A Numerate Life by John Allen Paulos (book review)

November 18, 2015 | By | Reply More

John Allen Paulos is a prominent American mathematician with eight previous books behind him that I haven’t seen. At this point in his writing career and late in life, there was a need for an autobiography. However, as he recounts throughout this book, he also deems autobiographies as having a bias, putting everything in a good perspective from the writer’s point of view purely based on what they think they remember and didn’t really want to do one. He even argues quite validly how such information can change by poor memory and such and to suspect everything. Paulos gives some very valid examples throughout and gives little snippets about his life along the way. Not totally an autobiography nor even that of philosophy but you get some insight into his love of numbers.

ANumerateLife

If anything, ‘A Numerate Life’ pieces together Paulos’ childhood and his love of mathematics, statistics and looking for patterns in everything. He also has a sense of fun and shares jokes either he made or received from others. Several of them will have you laughing out loud, especially from the late Martin Gardner, whose books I often reviewed here. Probably the biggest lesson is when he applies maths to show some things aren’t possible which is something we should all learn from. He even out-witted his maths teacher at school. Equally, when at university, he quickly learnt to ignore opinion and find out things about people for himself. Something which I’ve also practiced. Remember what he said about biases coming from other people.

As the USA is a long way away, I didn’t know that Paulos had been cited from a newspaper article he wrote regarding elections as the reason that George W. Bush got elected president, even if the judge got the wrong end of the stick. If nothing else, it’s a demonstration that anyone can manipulate figures or information the way they want them interpreted. Another odd fact is that one of his early letters to mathematician Bertrand Russell appears in the third volume of that man’s autobiography. As an enquiring mind myself, there’s a touch of kindred spirit here. Many years back at work, I had to use a mathematical formula from a book and found the example wrong and posted the query to the publisher where a red-faced mathematician author came back agreeing that I got it right. From my perspective, it was more a case of knowing I hadn’t made a mistake.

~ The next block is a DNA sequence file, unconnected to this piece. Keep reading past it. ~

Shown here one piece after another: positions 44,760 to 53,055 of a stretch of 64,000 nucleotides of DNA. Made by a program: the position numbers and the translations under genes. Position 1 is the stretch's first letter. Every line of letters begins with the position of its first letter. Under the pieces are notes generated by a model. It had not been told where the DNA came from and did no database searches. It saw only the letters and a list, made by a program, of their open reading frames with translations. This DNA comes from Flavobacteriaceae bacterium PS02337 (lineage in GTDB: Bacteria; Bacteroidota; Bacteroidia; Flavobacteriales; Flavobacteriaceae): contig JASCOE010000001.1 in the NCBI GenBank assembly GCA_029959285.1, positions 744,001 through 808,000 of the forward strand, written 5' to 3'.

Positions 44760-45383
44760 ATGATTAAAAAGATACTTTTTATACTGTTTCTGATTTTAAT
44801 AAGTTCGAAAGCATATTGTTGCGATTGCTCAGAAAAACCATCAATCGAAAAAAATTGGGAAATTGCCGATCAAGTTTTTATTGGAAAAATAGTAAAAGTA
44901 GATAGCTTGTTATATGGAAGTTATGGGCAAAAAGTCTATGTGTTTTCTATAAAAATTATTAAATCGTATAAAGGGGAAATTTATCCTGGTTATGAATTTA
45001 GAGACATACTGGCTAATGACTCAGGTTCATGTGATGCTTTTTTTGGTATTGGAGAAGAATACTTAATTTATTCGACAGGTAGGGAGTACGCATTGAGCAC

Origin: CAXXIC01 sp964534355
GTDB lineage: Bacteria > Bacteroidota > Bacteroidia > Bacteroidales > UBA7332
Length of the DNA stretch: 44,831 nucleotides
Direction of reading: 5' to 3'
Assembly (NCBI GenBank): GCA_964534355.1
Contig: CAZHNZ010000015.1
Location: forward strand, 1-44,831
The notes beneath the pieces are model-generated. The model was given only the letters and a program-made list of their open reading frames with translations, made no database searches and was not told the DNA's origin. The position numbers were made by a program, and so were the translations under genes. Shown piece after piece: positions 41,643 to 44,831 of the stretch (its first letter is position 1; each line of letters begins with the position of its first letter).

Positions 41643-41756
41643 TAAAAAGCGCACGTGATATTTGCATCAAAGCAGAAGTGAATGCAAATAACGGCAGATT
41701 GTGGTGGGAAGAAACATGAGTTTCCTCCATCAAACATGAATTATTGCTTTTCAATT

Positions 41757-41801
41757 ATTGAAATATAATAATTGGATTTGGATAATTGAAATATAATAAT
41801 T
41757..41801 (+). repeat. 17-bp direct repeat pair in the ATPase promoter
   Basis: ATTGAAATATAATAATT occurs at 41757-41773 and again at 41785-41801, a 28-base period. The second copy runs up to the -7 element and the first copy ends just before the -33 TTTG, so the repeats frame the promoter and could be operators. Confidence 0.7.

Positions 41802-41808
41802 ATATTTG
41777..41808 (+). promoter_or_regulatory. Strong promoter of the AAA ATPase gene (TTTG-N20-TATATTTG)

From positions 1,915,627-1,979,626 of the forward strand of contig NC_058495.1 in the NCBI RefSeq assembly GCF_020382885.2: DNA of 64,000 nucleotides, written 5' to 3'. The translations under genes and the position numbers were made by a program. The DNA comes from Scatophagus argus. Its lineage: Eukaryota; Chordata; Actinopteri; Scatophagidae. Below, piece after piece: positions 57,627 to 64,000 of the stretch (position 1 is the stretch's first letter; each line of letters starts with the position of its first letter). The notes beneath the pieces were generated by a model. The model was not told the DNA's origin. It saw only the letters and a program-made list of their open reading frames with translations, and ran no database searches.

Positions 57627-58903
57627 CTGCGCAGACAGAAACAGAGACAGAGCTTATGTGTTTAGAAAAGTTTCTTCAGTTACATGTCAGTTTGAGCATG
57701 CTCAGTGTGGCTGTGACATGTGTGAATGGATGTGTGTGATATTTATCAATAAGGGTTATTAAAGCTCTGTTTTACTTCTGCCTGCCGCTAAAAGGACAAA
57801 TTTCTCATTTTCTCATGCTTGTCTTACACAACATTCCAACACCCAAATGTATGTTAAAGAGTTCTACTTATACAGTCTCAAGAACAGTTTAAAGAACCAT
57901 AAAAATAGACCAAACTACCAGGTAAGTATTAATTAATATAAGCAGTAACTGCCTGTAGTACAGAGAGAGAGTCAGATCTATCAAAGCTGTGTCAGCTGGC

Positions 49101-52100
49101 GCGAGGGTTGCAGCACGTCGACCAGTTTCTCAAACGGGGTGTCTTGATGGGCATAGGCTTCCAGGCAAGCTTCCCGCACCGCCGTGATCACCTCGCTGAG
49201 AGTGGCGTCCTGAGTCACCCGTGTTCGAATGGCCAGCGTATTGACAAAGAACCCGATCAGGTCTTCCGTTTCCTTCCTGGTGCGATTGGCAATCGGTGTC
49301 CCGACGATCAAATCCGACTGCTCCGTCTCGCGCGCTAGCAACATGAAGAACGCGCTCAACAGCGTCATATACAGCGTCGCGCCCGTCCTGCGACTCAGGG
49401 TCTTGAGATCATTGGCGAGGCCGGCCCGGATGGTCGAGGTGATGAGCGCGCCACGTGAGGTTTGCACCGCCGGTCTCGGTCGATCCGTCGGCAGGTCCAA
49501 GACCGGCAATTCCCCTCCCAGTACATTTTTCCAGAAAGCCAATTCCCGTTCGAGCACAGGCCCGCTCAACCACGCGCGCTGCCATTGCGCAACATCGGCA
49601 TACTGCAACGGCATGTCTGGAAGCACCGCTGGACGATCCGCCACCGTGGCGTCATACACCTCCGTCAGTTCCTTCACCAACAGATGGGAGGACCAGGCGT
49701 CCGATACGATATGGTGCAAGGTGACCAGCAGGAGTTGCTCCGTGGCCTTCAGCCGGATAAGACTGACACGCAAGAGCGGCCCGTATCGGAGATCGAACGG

Although I suspect this book will be more of interest to those of you across the pond, Paulos’ book is no dry tome and very funny in places. Whether it explains why some people are super-numerate or not, then probably not. If you want to determine how long you’re going to live, I like the way he shows the odds and how they diminish as you get older. In the mean time, this book does show how numbers add up.

GF Willmetts

November 2015

(pub: Prometheus Books. 206 page indexed hardback. Price: $17.00 (US), $18.00 (CAN). ISBN: 978-1-63388-118-1. Ebook: ISBN: 978-1-63388-119-8: $11.99 (US))

check out website: www.prometheusbooks.com

Category: Books, Science

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About the Author ()

Geoff Willmetts has been editor at SFCrowsnest for some 15 plus years now, showing a versatility and knowledge in not only Science Fiction, but also the sciences and arts, all of which has been displayed here through editorials, reviews, articles and stories. With the latter, he has been running a short story series under the title of ‘Psi-Kicks’ If you want to contribute to SFCrowsnest, read the guidelines and show him what you can do. If it isn’t usable, he spends as much time telling you what the problems is as he would with material he accepts. This is largely how he got called an Uncle, as in Dutch Uncle. He’s not actually Dutch but hails from the west country in the UK.

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